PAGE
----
It is important for a buyer to note that it is not the name of the clock, such as ‘lighthouse,’ that clearly identifies its construction . In theory, any type of antique mantel clock could potentially be found in brass, wood, bronze or any other number of other materials. Below are listed some other examples of mantel clocks that can be found in brass.






Runs using pressure and temperature from the atmosphere

Does not need winding

Often contained inside a glass box


Pendulum operated clock with a dense disk or wheel sometimes decorates by brass balls

Runs longer than many other pendulum clocks

More difficult to operate and can be inaccurate compared to other designs


Heavily ornate designs, often with sculpted figures or scenes larger than the clock face

Generally an interesting variation on the simpler mantle clock

Very elaborate design


Small clock with a handle

Designed for travel

Possibly too small to be read from some other practical locations

Factors to Consider When Buying a Brass Antique Mantel Clock

Before deciding on which of the above brass clocks is the right one for purchase, a buyer should consider a few further factors.

  • Brass Metal – A buyer should be careful not to confuse brass with other metals, such as bronze although this does not effect the value
  • Maker’s Mark – Most brass or bronze antique mantel clocks are marked by their manufacturer and this can give the piece valuable authenticity.
  • Condition – A buyer should check to see if it is dented, scratched or tarnished, and be familiar with the state of the lacquer (thin protective coating), if one has been applied.
  • Transport – Though the brass case may be strong, antique clocks are precision instruments and transport options must be considered.
  • Components – Considering that brass antique mantel clocks are often well over one hundred years old, many of the internal pieces may have been replaced with modern parts, potentially changing the perceived value.

Typical Features of a Brass or Bronze Antique Mantel Clock

1. Face

Every antique mantel clock has a carefully crafted face that will vary slightly in size. They are often made from enamel or hand-painted ceramics. From Roman numerals to numbers, there can be as many designs of clock faces as there are colours and typefaces, though many remain minimal for easy reading.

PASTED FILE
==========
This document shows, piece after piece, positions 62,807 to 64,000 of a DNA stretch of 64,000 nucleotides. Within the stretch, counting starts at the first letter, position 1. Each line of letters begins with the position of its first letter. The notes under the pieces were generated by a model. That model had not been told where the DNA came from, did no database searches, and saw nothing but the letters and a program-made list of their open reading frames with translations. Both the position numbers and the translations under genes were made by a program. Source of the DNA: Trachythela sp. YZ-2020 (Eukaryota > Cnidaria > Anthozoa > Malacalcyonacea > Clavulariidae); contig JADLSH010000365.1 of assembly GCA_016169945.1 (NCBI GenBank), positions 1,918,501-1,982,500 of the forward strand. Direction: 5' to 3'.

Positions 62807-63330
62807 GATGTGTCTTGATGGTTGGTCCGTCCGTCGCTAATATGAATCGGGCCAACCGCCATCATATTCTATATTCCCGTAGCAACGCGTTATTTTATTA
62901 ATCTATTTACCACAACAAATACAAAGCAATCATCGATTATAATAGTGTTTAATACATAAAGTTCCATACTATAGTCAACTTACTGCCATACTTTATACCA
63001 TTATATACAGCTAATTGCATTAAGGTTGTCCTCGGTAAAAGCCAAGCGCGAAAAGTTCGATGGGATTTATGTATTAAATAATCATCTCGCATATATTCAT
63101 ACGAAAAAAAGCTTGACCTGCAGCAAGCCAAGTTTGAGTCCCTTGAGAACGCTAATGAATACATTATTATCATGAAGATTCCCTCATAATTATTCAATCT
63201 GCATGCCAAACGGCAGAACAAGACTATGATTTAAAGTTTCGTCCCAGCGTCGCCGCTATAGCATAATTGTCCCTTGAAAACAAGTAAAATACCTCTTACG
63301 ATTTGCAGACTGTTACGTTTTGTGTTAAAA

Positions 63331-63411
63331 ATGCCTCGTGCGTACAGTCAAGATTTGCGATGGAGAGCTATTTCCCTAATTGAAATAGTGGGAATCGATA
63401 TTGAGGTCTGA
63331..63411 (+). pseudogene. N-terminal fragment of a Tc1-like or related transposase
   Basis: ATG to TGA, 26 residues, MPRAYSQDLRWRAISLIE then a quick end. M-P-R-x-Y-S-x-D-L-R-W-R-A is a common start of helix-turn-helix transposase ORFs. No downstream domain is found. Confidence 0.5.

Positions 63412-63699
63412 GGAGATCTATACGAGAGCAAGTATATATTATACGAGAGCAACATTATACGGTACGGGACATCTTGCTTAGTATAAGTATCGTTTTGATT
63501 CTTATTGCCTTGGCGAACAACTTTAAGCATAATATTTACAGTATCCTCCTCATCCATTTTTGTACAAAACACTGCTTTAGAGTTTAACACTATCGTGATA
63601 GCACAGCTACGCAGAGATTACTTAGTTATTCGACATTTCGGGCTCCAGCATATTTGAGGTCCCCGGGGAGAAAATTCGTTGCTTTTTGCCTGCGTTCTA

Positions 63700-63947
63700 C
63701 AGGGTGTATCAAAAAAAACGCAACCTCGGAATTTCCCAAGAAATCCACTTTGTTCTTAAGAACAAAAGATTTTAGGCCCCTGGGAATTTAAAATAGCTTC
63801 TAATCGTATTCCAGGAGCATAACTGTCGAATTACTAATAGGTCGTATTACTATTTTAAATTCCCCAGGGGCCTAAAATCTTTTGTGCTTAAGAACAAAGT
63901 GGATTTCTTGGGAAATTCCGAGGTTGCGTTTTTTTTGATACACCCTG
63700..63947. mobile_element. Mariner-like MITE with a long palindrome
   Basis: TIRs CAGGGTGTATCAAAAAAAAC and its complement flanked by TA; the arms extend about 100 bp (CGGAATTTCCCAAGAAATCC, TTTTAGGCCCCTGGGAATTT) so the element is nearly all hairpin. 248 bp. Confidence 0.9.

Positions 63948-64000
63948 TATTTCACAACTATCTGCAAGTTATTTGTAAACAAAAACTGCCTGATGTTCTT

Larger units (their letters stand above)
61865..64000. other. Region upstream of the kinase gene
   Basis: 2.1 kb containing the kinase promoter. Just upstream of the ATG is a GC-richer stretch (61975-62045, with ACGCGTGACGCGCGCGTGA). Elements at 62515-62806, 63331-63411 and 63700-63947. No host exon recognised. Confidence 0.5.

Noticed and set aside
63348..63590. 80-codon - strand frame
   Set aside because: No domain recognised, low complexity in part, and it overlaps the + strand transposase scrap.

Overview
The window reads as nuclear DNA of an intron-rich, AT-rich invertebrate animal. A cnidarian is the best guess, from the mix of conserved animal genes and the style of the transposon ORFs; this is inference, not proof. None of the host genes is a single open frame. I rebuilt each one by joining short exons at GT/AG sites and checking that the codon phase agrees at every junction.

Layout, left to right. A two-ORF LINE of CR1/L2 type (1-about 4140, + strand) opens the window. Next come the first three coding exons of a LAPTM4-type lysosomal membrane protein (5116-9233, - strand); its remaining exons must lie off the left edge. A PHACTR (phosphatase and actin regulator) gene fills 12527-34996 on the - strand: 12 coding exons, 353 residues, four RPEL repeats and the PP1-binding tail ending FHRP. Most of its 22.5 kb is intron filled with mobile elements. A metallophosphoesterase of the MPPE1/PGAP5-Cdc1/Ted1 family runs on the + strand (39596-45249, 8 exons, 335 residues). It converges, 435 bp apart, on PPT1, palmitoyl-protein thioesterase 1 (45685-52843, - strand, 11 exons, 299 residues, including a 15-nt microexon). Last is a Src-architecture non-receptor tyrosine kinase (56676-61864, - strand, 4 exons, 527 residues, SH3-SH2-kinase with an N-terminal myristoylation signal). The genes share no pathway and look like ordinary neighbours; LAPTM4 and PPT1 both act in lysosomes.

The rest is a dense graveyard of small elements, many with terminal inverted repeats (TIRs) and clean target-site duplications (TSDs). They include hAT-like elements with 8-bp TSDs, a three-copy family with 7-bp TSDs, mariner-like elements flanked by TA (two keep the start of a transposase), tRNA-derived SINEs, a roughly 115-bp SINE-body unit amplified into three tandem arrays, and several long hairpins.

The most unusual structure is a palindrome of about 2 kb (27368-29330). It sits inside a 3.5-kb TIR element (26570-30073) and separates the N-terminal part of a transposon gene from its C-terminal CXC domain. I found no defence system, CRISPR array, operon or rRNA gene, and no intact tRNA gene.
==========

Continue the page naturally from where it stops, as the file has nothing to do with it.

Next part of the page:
2. Hands

An antique mantel clock’s hands are a distinguishing element of design. They can are generally made from metals such as steel or brass, and come in various shapes and designs, from simple lines to more complex and ornate.

3. Chimes

Many brass or bronze mantel clocks have an hourly, or even quarter-hourly chime, as well as a second-by-second tick. Chimes vary in their amplitude and frequency and can also come with a silencing option. The most common chime is known as the Westminster Chime.

4. Key Winding

Most brass or bronze antique mantel clocks will require hand winding with the use of a key. Some have what is known as an ‘eight day movement,’ requiring winding once a week. Others have longer movements such as fourteen days.

How to Care for Brass or Bronze Antique Mantel Clocks

Brass or bronze antique mantel clocks, unlike wooden designs, require a slightly different maintenance approach in order for them to continue performing at their best. Below are some approaches to maintenance.

  1. It is important to treat the clock’s casing as with any other antique brass or bronze. Take the time to find out if the piece is lacquered before cleaning, as it may be necessary to clean beneath the lacquer. If tarnished, brass mantel clocks can be washed with hot soapy water and polished.
  2. Do not allow an antique mantel clock to overheat as it may warp the internal parts and damage the exterior.
  3. An antique mantel clock that is wound by hand must be done so regularly, and care must be taken not to wind it too far.
  4. Due to the nature of valuable brass antiques, mantel clocks should be taken to professionals for any serious cleaning and/or lacquering.
  5. Mantel clocks should be placed on even surfaces in order to tell accurate time. The owner can check the consistency of the second hand movement to learn if it is positioned correctly.